Evergrande’s Offshore Bondholders Brace for Default, Fight for Transparency on Assets

As offshore bondholders become more weary of a lack of communication from Evergrande and a potentially subsequent default, a group of them have turned to investment bank Moelis & Co and law firm Kirkland & Ellis to help gain more transparency from the collapsing property developer.

According to Bloomberg, both Moelis & Co and Kirkland & Ellis are in the midst of advising several clients, of whom are holding a combined $2.5 billion worth of Evergrande offshore debt. The advisors have been attempting to communicate with the real estate developer since September 16 via letters requesting additional information on Evergrande’s financial situation, and confirmation that the company won’t liquidate its offshore assets until a solution is determined.

Thus far, the two advisory firms have yet to receive a substantial response. In the meantime, a Kirkland lawyer told Bloomberg that they are working with global offshore law firm Harneys to explore legal options in the Cayman Islands, where the parent company of Evergrande is listed. The offshore bondholders are facing a difficult task ahead, not only due to Evergrande’s surmounting debt pile, but also because the company’s restructuring affects various jurisdictions, including New York, China, Hong Kong, and the Cayman Islands.

The latest efforts come as Evergrande failed to make interest payments on offshore bonds due September 23 and September 29, effectively entering the 30-day grace period before an official default is declared. Evergrande’s shares have been halted since Monday pending a major announcement regarding Hopson Development acquiring a 51% stake in the indebted real estate company, but no new developments have surfaced since.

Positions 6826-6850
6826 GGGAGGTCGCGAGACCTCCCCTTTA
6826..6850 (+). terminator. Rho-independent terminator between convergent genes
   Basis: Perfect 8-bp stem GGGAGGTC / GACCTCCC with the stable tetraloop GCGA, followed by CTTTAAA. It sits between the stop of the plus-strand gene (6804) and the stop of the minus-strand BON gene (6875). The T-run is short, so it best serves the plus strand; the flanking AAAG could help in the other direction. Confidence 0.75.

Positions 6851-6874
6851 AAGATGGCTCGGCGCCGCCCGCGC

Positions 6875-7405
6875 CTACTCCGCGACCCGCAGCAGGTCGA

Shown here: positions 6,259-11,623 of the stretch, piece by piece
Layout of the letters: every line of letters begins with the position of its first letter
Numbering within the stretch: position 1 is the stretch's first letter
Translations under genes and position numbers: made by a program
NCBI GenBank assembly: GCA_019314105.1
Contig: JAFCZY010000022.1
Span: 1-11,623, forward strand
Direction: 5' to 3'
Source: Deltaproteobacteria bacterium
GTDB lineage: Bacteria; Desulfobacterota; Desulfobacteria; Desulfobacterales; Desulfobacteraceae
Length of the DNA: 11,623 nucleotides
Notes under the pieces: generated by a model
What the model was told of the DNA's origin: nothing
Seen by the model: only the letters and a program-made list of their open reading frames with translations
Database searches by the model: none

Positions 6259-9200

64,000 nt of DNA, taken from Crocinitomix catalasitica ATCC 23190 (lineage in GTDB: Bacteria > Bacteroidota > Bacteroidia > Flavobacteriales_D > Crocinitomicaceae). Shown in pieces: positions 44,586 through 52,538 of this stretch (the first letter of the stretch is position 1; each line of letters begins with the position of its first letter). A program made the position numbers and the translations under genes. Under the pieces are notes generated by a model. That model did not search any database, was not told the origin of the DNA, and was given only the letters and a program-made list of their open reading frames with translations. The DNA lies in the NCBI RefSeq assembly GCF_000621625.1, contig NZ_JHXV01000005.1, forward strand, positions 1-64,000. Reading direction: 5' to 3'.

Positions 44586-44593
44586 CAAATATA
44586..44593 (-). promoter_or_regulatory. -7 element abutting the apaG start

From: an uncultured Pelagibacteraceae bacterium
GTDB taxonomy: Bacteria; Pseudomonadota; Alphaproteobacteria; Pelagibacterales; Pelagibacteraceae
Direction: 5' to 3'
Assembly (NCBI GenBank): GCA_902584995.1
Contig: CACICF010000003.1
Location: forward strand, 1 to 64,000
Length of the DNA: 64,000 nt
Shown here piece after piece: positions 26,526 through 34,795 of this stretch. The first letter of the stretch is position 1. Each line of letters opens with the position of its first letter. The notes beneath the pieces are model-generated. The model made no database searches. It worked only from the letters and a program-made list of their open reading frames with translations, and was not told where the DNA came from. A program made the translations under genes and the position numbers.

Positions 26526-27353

Offshore bondholders are growing increasingly worried that they may be the last to receive payment in a restructuring. Given the enormous $300 billion debt pile that Evergrande has accumulated, onshore creditors, homebuyers, and unpaid contractors will be the first to receive reimbursement during a restructuring, which could take many months given the company’s financial complexity.

Information for this briefing was found via Bloomberg. The author has no securities or affiliations related to this organization. Not a recommendation to buy or sell. Always do additional research and consult a professional before purchasing a security. The author holds no licenses.

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